Access to Virtual Learning Opportunities: Before the advent of digital technologies, education and learning were confined to four-walled institutions, which made it impossible for many people to access basic education due to distance or other challenges. Digital technologies and their supported platforms are now helping many people in Africa today to overcome these barriers. 


Flexibility: One of the major challenges causing exclusion from education, especially for the under-served in Africa, was the rigidity of the system in delivering education to the people. Digital technology is helping bridge this gap by giving these excluded groups of people access to learning opportunities that suit their timing and convenience.


Availability of Data for Planning: Digital technologies have created an enabling environment for policymakers in the education sector in Africa to access information that leads to the development of better policies in ways that were not possible years ago.

Ubiquity of Teaching and Learning Resources: The world has become a global village with the help of digital technologies, and this is helping teachers and learners to have access to teaching and learning resources that they would not have had access to if it were not for the advancement brought by digital technologies. This has gone a long way in helping teachers and learners in Africa access these resources cheaply and through easy-to-access channels.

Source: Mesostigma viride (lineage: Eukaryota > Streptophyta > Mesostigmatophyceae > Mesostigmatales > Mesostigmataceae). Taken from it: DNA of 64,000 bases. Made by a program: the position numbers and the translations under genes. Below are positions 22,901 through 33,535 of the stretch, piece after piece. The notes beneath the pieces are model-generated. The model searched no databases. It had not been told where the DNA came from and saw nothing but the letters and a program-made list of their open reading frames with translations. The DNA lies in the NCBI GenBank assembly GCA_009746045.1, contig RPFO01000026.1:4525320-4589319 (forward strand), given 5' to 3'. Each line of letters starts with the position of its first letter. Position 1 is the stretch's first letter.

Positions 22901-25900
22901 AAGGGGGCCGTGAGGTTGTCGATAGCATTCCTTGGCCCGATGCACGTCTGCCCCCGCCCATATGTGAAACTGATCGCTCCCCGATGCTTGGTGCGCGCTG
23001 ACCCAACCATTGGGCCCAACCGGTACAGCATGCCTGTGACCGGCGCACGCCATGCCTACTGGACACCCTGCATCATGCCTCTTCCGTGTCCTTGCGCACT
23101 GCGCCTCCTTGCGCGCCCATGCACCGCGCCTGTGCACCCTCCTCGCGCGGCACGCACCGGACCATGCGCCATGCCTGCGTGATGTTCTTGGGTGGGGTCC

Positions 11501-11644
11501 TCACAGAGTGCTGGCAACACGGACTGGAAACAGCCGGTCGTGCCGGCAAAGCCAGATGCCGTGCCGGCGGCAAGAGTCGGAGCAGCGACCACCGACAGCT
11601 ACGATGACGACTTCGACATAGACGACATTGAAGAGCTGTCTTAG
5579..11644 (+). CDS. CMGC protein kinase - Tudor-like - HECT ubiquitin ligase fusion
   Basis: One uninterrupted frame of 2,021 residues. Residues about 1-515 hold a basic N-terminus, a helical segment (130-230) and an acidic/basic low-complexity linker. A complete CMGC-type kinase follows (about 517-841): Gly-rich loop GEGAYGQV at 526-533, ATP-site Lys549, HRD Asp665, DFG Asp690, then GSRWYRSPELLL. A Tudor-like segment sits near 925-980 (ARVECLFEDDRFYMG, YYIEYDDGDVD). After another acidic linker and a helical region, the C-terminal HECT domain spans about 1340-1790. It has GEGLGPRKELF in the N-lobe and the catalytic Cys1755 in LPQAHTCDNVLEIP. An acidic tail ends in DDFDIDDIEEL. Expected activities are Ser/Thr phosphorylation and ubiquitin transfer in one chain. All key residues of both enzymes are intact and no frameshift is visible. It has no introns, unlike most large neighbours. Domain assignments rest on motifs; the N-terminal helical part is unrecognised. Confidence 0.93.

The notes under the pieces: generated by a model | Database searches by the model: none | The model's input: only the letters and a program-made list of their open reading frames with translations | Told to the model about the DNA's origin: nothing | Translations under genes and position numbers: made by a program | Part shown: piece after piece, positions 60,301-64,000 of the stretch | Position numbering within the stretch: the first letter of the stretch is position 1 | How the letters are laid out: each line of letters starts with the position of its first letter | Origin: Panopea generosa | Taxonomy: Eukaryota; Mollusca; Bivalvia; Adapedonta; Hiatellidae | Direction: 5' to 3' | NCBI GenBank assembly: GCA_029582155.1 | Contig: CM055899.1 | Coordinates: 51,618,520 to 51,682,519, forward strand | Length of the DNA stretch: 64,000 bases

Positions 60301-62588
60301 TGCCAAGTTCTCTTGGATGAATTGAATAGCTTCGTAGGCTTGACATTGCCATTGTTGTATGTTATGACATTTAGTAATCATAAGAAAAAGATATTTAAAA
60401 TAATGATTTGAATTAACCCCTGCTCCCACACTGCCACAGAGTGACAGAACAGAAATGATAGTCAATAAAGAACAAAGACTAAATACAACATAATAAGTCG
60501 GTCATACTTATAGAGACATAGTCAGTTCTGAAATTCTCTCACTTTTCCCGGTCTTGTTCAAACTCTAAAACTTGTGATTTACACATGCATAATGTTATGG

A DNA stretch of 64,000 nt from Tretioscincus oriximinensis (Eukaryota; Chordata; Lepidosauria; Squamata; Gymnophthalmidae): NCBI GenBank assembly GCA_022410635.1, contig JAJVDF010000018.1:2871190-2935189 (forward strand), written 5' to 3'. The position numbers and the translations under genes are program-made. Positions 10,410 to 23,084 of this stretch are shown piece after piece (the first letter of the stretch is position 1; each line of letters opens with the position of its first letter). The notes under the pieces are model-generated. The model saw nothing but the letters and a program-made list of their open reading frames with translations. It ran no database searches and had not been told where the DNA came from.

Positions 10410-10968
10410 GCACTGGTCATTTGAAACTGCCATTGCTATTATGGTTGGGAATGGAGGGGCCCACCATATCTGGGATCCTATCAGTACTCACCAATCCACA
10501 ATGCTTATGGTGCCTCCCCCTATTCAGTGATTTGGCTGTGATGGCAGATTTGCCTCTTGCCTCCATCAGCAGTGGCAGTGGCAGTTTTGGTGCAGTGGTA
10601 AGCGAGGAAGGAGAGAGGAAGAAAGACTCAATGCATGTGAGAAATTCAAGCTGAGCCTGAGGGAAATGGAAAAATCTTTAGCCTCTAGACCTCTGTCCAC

Increasing Parents’ Participation in Childrens’ Education: The importance of a parent’s participation in a child’s education cannot be over-emphasised, but the dynamics of the world we live in now have made that participation dwindle over time. The availability of digital technologies has positively impacted this aspect of the child’s education as parents now have the opportunity to be part of children’s education, not minding their busy schedules. 


These contributions notwithstanding, the integration of digital technologies has faced challenges in Africa, from resistance to adoption, lack of adequate supporting infrastructure to the high cost of supporting devices. 


One thing that resonates with everyone interested in the right to basic education in Africa, especially in the face of the COVID-19 pandemic and its attendant impacts, is the apparent need to embrace the use of digital technologies in education on the continent.